Table of Contents
This feature is implemented only for X10 controllers.
The 'Extended Code' commands have long been in the X-10 suite, however they have not been implemented by manufacturers until recently.
The X-10 dimmers (LM14a and LM15a) as well as the new AM14a appliance modules are capable of transmitting as well as receiving commands.
The extended code commands are used for setting certain 'modes' within the modules as well as for reporting their current 'status'.
The XPRESS command is used in order to set the internal 'preset' level of these new 'smart' dimmers.
For example: If you set the internal preset of a LM14 to 50%, from them on it will respond to a normal ON command by brightening gently to that level. And it will respond to a normal OFF command by dimming to zero.
The greatest advantage of this is that we avoid the necessity of sending multiple DIM/BRI commands. This reduces the number of commands on the powerlines and the response of the module is somewhat faster.
The 'xpress' command can be used with the Leviton wall-mount dimmer switch (6381) to set it's internal preset level. However it cannot transmit X-10 signals. Therefore it cannot send it's current status. This means that it will not react to the ENABLE EXTENDED ACK commands.
Verbs for working with Xtended Codes
Uses for the Extended Data
It is a very interesting feature of the X-10 LM14 and AM14 that they will return some special status bits in the upper two bits of the extended data.
The Upper but (7=128), is set to a ONE if the load is connected, ie: if the light bulb is OK, or if there is some real resistive load. If the light bulb is burned out or there is no resistive load the bit will be zero.
So if you wish to know whether there is a load connected, (or if the light bulb is burned out) just use the exdata command:
if exdata of "LM14" > 127 then write log "The light bulb is OK" else write log "The light bulb is burned out!" end if
Bit 6 of the exdata is always Zero if the module is a LM14 and always a One if the module is an AM14.
ONLY the lower 6 bits of the exdata represent the dimmer value.
What Units Support Extended Data?
There is a great deal of confusion about just which module or manufacturer uses the 'extended codes' or the 'preset dim' commands.
Some manufacturers employ the 'Preset Dim' commands to set the internal preset dim of their dimmers. Others use this command to handle such things as thermostat setpoints.
X-10 corp chooses to employ the 'Extended Code' commands to set the internal preset level of the new dimmers (LM14/LM15), and to report their status.
What does XTension do when it receives an X-10 Extended Message?
The 'Extended message format' includes in it's 'payload'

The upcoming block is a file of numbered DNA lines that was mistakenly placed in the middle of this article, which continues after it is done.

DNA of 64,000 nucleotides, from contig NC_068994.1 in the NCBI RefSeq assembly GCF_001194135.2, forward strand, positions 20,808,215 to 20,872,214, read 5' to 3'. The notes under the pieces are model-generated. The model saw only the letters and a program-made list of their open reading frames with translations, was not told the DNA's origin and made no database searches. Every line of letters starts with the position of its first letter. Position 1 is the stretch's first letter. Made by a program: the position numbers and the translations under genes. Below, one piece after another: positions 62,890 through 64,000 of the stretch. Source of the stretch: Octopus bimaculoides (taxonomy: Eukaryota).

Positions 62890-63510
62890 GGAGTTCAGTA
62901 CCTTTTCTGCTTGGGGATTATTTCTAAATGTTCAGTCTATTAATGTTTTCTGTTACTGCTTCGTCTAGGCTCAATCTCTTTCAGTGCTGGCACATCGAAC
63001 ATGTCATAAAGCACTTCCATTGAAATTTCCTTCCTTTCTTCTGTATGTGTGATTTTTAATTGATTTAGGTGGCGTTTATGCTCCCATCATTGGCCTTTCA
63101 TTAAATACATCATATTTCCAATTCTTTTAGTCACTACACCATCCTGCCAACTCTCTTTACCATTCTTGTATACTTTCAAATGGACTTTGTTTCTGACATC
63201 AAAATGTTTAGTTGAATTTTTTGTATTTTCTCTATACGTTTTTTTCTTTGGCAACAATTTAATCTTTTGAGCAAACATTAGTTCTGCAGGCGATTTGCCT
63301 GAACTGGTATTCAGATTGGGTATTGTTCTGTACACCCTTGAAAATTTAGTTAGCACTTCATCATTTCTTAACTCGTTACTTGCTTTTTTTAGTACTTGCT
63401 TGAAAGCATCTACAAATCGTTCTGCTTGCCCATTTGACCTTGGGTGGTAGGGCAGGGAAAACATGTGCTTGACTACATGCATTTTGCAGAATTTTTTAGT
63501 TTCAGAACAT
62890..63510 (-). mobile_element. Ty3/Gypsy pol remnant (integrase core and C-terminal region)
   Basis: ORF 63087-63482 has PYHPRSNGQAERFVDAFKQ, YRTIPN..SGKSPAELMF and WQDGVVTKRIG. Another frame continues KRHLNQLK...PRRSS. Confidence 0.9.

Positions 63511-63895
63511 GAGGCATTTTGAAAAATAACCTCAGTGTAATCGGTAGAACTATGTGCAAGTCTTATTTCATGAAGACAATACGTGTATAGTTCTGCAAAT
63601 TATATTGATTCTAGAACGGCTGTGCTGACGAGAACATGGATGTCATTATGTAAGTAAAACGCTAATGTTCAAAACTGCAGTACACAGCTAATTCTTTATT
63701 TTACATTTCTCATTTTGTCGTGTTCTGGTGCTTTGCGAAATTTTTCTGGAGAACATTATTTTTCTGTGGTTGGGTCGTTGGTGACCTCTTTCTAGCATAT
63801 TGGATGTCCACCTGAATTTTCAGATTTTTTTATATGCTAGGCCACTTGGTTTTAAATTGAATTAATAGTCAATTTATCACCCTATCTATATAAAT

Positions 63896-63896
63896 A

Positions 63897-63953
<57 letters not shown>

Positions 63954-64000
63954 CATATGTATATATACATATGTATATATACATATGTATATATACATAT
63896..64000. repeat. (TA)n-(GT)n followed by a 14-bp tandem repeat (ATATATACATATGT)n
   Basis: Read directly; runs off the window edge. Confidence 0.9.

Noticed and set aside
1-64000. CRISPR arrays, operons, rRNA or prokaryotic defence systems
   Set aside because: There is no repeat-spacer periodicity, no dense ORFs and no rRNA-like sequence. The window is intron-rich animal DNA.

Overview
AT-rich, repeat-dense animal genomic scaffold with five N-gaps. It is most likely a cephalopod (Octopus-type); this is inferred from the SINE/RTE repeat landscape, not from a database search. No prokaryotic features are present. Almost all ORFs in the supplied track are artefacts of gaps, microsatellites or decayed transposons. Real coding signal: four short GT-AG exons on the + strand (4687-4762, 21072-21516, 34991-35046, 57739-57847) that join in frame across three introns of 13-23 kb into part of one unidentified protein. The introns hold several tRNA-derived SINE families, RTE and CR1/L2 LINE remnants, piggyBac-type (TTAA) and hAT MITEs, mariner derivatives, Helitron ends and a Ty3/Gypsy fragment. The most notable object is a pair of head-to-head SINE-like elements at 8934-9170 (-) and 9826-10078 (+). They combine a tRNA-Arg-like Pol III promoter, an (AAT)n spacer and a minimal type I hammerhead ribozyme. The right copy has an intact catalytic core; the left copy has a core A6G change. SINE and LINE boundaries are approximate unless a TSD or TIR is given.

|House Code||4 bits|
|Unit Code||4 bits|
|Extended command||8 bits|
|Extended data||8 bits|
Whenever XTension receives an extended message from a unit address that is in your database:
- The unit record fields “ExCommand” and ExData“ are conditioned with the raw “command” and “data” bytes from the message.
- The variable 'future value' is set equal to the 'raw' 8 bits of the 'extended data' byte (same as above).
- If the lower 6 bits of the 'extended data' are non-zero, then the Unit ON script is called if it exists. If the low 6 bits are all zero then the Unit OFF script is called if it exists.
- At entry to your Unit Script you have the following variables:
- thisUnit name of this database unit (hall light)
- command an integer, the X-10 command tht caused this trigger.
- wireless T/F flag whether this command came in via a wireless interface or not.
- future value the 'raw' extended message 'data'
- ExCommand of “Hall Light” 8 bit extended message 'command' byte.
- ExData of “Hall Light” 8 bit extended message 'data' byte.
- last timestamp of “Hall Light” the last time this unit changed.
- value of “Hall Light” the “current value” of the unit, BEFORE this message occurred.
- The user may change future value before exiting the script.
- On return from the Unit script, XTension tests future value. If future value was not changed and the 'extended command' was either a 49 or 56 then the message is assumed to be one of the known dimmer products that announce their current level via the extended code. In this case, the lower 6 bits of the extended data are 'scaled' from the 0-63 value to 0-100, representing the current brightness percentage. The unit record int he database is updated to this new 'current value':
percent = integer value of ((raw * 1.5873) + 0.5)
If the user script changed 'future value', then that value is stored in the unit record as 'current value'.